Security on the Internet: Immanuel informs on the radio

Our co-founder Immanuel was a guest at Radio Bonn/ Rhein-Sieg and answered questions about "Security on the Internet" from the moderator team Nico Jansen and Jasmin Lenz and their listeners. Being a friend of practical examples, he put the radio station's IT security to the test before arriving in the recording room.

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Immanuel checks the IT security of Radio Bonn/ Rhein-Sieg

If you were invited as a professional hacker to an interview at Radio Bonn/ Rhein-Sieg, you would also visit the server room first before the recording room, wouldn't you? Our co-founder is a friend of practical examples and put his hosts to the test twice:

Could an attacker be in the radio server room unsupervised and wreak havoc there? And what about the digital security of the presenters?

For example, could a hacker get the contact information in the smartphone and use it for deception?

You can hear how the staff at Radio Bonn reacted to the unannounced test in this recording of the interview:

What is the state of IT security in Germany?

Digital security in the public sector

Immanuel is committed to security in the digital space not only in his role as a professional hacker (the official term is penetration tester). He also sits on the digital advisory board of his hometown of Koblenz, for example, as he reports in conversation. Among other things, he is helping to ensure that the increasing digitization and networking of public infrastructures (keyword "smart city") includes security aspects.

In his view, Germany is very well placed to position itself in terms of cyber security: With the Federal Office for Information Security (BSI), for example, we have a body that explicitly takes care of digital security issues in Germany. For so-called critical infrastructures (CRITIS), there are requirements in Germany with regard to their resilience, which also include IT security. This is an advantage over countries that do not have such rules, says Immanuel.

Immanuel Bear Co-Founder Private

Our burglary rate since our establishment in 2016 is 100%.

Cyber Security in Business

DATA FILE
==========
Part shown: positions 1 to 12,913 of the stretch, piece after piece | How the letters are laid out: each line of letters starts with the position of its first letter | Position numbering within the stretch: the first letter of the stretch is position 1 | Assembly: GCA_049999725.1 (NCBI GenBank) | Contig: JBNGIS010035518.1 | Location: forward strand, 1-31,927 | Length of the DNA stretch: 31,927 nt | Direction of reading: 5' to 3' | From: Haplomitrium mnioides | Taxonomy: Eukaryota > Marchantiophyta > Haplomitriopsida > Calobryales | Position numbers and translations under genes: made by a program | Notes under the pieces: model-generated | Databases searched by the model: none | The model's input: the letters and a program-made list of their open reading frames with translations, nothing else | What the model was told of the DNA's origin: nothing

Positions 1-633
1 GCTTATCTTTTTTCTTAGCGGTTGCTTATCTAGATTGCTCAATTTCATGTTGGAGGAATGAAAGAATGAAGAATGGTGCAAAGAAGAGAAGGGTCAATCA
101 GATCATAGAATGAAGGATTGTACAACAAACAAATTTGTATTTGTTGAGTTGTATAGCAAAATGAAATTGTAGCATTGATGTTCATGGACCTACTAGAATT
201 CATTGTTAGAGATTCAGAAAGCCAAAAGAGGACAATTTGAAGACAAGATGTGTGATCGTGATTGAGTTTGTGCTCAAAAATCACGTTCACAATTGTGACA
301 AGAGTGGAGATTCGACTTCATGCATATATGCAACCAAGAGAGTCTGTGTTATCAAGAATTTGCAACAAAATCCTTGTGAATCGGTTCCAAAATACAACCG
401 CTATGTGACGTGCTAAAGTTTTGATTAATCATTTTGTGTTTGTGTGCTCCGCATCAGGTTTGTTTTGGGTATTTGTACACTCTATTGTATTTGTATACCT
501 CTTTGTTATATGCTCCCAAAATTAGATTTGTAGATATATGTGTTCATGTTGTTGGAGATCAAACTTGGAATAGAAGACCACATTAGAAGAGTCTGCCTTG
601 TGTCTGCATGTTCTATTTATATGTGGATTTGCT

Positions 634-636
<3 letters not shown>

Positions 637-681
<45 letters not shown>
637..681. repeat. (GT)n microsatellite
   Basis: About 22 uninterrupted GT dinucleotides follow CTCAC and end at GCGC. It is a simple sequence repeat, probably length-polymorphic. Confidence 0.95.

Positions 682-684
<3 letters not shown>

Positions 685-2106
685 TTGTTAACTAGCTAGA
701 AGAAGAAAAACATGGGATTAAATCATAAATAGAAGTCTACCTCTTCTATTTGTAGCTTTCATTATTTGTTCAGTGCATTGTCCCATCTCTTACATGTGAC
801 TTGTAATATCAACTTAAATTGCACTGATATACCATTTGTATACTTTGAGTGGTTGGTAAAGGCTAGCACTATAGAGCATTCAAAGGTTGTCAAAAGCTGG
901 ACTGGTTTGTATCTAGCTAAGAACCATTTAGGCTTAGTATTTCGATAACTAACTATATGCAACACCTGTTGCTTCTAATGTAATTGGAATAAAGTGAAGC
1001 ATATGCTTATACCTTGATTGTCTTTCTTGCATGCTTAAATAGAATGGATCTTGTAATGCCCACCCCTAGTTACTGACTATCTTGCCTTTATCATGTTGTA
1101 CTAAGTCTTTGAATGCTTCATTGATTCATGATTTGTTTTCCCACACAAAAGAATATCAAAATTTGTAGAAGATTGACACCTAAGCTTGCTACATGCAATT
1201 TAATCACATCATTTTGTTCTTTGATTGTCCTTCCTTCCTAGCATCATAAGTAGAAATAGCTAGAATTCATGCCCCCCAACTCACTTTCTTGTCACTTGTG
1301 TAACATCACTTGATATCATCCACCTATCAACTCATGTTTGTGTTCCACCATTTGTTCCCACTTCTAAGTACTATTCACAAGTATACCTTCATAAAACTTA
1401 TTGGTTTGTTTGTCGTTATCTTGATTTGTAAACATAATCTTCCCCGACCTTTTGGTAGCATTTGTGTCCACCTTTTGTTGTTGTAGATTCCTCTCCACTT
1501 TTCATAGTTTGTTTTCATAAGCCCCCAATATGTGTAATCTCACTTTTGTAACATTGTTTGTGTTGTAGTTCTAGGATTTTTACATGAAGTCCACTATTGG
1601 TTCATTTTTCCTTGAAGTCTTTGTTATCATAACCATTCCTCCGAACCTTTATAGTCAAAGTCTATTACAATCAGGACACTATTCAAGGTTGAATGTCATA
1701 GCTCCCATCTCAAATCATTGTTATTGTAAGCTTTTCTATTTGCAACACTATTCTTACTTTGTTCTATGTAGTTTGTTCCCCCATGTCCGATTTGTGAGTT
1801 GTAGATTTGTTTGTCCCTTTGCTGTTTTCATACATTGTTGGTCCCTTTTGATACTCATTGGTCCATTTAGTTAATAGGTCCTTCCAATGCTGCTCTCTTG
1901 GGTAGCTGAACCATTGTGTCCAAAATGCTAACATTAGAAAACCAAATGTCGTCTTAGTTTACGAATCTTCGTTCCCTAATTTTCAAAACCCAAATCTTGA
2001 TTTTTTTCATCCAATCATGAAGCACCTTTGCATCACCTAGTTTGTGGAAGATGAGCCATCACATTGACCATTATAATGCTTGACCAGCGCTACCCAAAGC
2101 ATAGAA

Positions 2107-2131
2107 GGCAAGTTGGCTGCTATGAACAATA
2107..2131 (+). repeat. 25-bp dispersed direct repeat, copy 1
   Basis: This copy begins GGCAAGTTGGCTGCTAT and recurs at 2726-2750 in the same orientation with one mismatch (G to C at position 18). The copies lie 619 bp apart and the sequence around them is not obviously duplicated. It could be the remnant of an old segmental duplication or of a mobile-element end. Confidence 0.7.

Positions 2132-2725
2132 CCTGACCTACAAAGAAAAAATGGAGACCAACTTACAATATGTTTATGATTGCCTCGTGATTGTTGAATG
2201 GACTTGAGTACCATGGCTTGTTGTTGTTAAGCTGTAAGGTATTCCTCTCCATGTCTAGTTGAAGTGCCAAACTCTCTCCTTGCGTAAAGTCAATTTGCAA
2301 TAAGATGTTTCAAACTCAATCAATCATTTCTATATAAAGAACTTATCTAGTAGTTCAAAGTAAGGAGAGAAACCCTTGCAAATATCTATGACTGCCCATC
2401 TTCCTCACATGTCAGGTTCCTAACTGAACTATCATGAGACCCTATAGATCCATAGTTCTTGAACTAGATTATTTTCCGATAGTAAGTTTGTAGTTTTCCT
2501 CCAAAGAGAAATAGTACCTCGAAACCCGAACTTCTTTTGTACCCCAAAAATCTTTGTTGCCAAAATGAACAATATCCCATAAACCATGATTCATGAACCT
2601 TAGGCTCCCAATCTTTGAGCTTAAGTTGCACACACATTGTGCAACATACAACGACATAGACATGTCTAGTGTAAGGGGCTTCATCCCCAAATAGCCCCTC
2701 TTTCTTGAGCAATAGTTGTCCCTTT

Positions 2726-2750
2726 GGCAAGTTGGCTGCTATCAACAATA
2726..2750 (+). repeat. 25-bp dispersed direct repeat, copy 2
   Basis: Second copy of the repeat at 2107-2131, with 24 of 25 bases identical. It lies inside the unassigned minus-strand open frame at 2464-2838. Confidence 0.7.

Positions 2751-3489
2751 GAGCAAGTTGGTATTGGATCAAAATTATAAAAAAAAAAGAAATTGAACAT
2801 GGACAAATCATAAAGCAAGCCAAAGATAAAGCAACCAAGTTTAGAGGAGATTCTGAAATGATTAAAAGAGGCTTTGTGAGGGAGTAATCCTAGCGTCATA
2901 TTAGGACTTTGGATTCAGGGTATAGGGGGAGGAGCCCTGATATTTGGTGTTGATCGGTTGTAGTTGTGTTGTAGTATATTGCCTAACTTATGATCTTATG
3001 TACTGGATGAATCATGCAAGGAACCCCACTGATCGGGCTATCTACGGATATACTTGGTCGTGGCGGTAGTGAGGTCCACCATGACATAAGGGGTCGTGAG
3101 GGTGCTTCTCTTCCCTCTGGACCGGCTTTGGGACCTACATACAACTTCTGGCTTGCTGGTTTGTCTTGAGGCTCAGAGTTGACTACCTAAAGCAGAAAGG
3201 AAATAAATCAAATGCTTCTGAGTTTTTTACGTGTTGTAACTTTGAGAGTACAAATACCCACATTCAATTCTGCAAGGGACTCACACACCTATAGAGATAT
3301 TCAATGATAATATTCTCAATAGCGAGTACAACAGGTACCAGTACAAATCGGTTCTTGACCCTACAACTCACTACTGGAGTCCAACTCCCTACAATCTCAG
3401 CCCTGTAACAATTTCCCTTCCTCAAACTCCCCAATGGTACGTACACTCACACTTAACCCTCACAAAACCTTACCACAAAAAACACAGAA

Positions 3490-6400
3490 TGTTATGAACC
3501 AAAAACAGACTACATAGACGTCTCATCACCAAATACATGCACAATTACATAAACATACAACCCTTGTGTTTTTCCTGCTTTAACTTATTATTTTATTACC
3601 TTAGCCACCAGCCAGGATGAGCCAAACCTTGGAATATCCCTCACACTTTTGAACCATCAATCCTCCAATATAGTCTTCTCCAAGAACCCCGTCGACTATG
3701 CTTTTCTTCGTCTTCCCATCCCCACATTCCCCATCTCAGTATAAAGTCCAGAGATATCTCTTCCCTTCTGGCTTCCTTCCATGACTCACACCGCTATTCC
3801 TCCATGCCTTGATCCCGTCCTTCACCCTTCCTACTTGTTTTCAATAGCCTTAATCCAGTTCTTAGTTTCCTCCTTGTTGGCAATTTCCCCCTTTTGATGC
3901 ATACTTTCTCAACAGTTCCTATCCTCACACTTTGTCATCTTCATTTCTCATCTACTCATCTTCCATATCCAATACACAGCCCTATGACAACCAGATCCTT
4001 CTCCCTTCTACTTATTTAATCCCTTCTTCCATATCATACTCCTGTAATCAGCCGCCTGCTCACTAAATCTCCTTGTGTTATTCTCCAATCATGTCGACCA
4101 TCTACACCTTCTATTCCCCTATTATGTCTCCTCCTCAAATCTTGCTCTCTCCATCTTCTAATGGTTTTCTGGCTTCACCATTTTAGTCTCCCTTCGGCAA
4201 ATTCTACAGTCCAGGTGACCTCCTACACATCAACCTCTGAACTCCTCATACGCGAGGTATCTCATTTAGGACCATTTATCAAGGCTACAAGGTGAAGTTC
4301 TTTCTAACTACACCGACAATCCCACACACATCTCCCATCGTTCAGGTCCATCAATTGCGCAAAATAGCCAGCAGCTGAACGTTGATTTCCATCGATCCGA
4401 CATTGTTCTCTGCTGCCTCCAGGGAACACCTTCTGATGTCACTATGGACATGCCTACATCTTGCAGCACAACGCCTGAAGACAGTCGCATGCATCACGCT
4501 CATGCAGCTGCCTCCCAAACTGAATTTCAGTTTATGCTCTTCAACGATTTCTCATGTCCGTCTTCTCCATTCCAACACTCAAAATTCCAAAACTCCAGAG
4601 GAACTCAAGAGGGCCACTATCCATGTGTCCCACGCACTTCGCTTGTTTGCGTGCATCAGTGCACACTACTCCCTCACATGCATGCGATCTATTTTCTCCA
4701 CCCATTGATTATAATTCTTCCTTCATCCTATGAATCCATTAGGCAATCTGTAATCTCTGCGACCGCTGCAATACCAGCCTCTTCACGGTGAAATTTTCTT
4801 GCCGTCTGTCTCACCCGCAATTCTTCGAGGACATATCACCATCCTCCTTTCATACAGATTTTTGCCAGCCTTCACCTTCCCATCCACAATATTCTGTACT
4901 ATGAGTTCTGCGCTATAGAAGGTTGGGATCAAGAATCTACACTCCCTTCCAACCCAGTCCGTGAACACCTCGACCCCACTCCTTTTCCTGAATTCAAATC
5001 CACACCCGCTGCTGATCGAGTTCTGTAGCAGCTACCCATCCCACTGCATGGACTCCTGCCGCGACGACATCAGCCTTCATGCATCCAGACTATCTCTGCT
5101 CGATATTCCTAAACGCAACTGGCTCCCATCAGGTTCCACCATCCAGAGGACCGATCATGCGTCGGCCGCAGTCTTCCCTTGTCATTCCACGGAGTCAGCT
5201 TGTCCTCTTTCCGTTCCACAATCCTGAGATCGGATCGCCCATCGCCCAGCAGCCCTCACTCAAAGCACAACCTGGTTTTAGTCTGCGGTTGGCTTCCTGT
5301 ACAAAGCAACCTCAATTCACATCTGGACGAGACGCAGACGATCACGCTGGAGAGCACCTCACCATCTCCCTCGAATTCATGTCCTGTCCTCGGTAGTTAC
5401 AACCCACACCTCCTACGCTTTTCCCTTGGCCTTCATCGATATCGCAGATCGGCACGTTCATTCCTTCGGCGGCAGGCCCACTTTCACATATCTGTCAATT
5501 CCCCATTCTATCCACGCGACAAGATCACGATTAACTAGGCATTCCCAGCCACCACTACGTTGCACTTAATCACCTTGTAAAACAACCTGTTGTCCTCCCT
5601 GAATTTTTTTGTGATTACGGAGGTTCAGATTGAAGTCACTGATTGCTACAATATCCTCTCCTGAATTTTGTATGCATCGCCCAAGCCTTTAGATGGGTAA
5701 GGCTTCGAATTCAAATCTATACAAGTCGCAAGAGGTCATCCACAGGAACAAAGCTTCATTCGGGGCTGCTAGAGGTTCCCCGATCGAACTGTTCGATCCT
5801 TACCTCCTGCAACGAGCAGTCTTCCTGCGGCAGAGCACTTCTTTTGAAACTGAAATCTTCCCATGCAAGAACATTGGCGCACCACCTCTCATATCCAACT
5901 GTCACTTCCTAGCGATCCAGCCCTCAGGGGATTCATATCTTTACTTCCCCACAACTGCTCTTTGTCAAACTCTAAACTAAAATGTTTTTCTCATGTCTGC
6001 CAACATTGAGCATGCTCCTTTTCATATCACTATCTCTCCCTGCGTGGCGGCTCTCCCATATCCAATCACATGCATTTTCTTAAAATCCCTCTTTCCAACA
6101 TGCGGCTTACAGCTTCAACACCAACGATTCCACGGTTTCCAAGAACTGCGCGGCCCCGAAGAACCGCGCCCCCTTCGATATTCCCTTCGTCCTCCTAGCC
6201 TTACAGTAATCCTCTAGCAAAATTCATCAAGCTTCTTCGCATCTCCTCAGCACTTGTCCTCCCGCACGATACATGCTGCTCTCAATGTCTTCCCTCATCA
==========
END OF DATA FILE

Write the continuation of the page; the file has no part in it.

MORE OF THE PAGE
On the topic of business, Immanuel turns the tables and has a question for the presenters: What do they think our customer burglary rate is since our founding in 2016? However, Nico Jansen is off the mark with his estimate of "something like 50 percent already." In fact, our penetration tester team has been able to penetrate every customer's network so far.

How can this be? Immanuel identifies two main reasons for the existing weaknesses in companies: Upstream, he says, is the thought process of "Who's going to hack us?" Many companies think they are too small or too insignificant to be targeted by hackers. However, this is a fallacy, as many attacks are not targeted at a specific company at all, but are widely spread.

Immanuel notes that this false assumption means that essential detector measures (monitoring) are not even introduced downstream in companies. A particularly easy target, for example, are company websites where IT security aspects have not been taken into account. One thing is clear: "Good hackers are lazy" - and therefore always look for the easiest way.

If a company has fundamentally established protective measures, it is quite possible that even the ethical hackers at ProSec will fail at first. However, the principle of "try harder" then applies. If in doubt, the penetration testers then gain physical access on site disguised as service providers (or, like Immanuel at Radio Bonn/Rhein-Sieg, only with network cable in hand). There is always a way, as our "intrusion rate" shows.